BGP-LU is used to provide connectivity between regions by advertising PE loopbacks and label bindings to the Regional Border Routers (RBR). RBRs then advertise the loopbacks and label bindings to remote PEs in other regions. BGP-LU advertisements only impact the PE routers and the border routers and not the transport routers in the middle of the connectivity chain. When the BGP peers are adjacent, a BGP speaker can push the label advertised by its neighbor for a certain prefix onto an MPLS packet for forwarding. However, when the BGP peers are not adjacent, separated by the MPLS network, there must be a label-switched path (LSP) between the label switch routers (LSRs). Every LSR router in the region must take an appropriate action (push or swap)  on LDP or a label distributed by LSR (RFC3107). To explain it better, imagine that there are four routers R1, R2, R3 and R4 with R1 and R4 being BGP peers. Let’s say that router R4 advertises a prefix and a label L for this prefix using BGP-LU to R1. R1 cannot forward this label L on the top of the stack. Only router R4 must see the label. Instead, R1 must push another label on top of the one, that the router R2 distributed. Similarly, R2 must swap the top label so that R3 sees the label that it distributed. R3 swaps the label so there is label L on top of the stack. Router R4 then can process label L.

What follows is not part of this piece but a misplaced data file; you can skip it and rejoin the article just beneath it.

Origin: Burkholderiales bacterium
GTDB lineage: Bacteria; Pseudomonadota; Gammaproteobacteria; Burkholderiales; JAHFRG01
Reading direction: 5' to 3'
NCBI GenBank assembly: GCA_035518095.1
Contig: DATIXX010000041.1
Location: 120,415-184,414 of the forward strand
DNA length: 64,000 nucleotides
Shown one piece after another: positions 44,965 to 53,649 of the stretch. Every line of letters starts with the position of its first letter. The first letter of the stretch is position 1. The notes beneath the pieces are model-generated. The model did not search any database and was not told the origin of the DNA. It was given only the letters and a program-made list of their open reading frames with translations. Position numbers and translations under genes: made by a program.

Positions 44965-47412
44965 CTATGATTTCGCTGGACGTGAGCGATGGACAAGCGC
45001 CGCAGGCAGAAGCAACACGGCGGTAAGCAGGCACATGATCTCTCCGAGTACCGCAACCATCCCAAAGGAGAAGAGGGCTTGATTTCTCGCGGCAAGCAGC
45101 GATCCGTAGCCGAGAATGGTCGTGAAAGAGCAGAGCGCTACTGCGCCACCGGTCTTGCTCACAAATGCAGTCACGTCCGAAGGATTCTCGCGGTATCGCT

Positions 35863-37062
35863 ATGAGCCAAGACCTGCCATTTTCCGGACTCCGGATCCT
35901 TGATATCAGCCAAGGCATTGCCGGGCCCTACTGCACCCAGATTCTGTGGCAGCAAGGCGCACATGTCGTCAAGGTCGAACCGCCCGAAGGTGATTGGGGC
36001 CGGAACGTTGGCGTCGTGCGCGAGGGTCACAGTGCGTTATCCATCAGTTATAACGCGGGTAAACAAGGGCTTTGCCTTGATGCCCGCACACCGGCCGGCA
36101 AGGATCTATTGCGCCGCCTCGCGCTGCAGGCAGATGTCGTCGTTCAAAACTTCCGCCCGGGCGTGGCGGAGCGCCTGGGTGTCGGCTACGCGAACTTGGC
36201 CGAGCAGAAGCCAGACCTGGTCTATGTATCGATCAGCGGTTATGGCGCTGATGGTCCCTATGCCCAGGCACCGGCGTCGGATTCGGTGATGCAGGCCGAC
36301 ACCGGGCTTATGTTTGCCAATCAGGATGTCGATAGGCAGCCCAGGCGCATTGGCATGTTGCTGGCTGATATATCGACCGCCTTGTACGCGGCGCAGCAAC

Picture 3 depicts the control plane (BGP) and the forwarding-plane for a network topology consisting of the two aggregation regions and one core region. The loopback prefix 10.1.1.7/32 is advertised from PE2 router towards PE1 router by PE2, ABR2 and ABR1 routers. The BGP label for the RFC 3107 route 10.1.1.7/32 received by ABR2 from PE2 is 3. This is the implicit null label that indicates the penultimate-hop popping (PHP). P3 is a PHP router for LSP. It pops the LDP label and forwards traffic to the egress PE2 switch with a L3VPN label only. The PE2 switch then performs an IP route lookup and forwards the traffic. ABR2 advertises prefix 10.1.1.7/32 with the label 14003 towards ABR1. Similarly, ABR1 router advertises route 10.1.1.7/32 with a label 14005 towards PE1. Label 14000 is the LDP label learned from P2 by PE1 for prefix 10.1.1.3/32. Label 14005 is is BGP RFC3107 label learned for prefix 10.1.1.7/32. Label 14005 is swapped with a label 14003 on ABR1.  Label 14003 is then swapped with label 14001 on ABR2.

    Picture 3:  Label Advertisement in Multi-region Network


    Note:  The MPLS L3VPN service is deployed between PE1 and PE2 routers. Learn more about BGP L3VPNs here.

    Conclusion:

    Service provides who divide their MPLS networks into multiple-regions with different IGP instances running within those regions benefit from the increased scale of their networks and faster convergence times when the BGP LU is used. A failure in one region does not affect another region in such scenarios, the IGP convergence times are faster while the forwarding tables of the routers are smaller.